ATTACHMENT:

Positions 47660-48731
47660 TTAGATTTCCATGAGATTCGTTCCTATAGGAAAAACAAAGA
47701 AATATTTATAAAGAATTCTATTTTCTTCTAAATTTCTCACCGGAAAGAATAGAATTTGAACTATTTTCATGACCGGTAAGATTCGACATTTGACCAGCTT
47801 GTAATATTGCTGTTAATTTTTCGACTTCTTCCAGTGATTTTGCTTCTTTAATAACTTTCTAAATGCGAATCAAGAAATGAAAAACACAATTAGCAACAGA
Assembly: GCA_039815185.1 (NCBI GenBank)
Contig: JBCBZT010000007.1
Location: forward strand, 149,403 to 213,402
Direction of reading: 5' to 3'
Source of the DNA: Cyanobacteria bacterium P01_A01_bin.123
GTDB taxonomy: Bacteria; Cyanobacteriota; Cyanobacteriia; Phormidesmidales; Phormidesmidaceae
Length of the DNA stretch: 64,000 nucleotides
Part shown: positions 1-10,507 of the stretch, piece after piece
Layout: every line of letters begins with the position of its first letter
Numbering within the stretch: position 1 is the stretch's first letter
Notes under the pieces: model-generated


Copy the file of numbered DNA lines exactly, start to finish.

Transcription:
Positions 47660-48731
47660 TTAGATTTCCATGAGATTCGTTCCTATAGGAAAAACAAAGA
47701 AATATTTATAAAGAATTCTATTTTCTTCTAAATTTCTCACCGGAAAGAATAGAATTTGAACTATTTTCATGACCGGTAAGATTCGACATTTGACCAGCTT
47801 GTAATATTGCTGTTAATTTTTCGACTTCTTCCAGTGATTTTGCTTCTTTAATAACTTTCTAAATGCGAATCAAGAAATGAAAAACACAATTAGCAACAGA
Assembly: GCA_039815185.1 (NCBI GenBank)
Contig: JBCBZT010000007.1
Location: forward strand, 149,403 to 213,402
Direction of reading: 5' to 3'
Source of the DNA: Cyanobacteria bacterium P01_A01_bin.123
GTDB taxonomy: Bacteria; Cyanobacteriota; Cyanobacteriia; Phormidesmidales; Phormidesmidaceae
Length of the DNA stretch: 64,000 nucleotides
Part shown: positions 1-10,507 of the stretch, piece after piece
Layout: every line of letters begins with the position of its first letter
Numbering within the stretch: position 1 is the stretch's first letter
Notes under the pieces: model-generated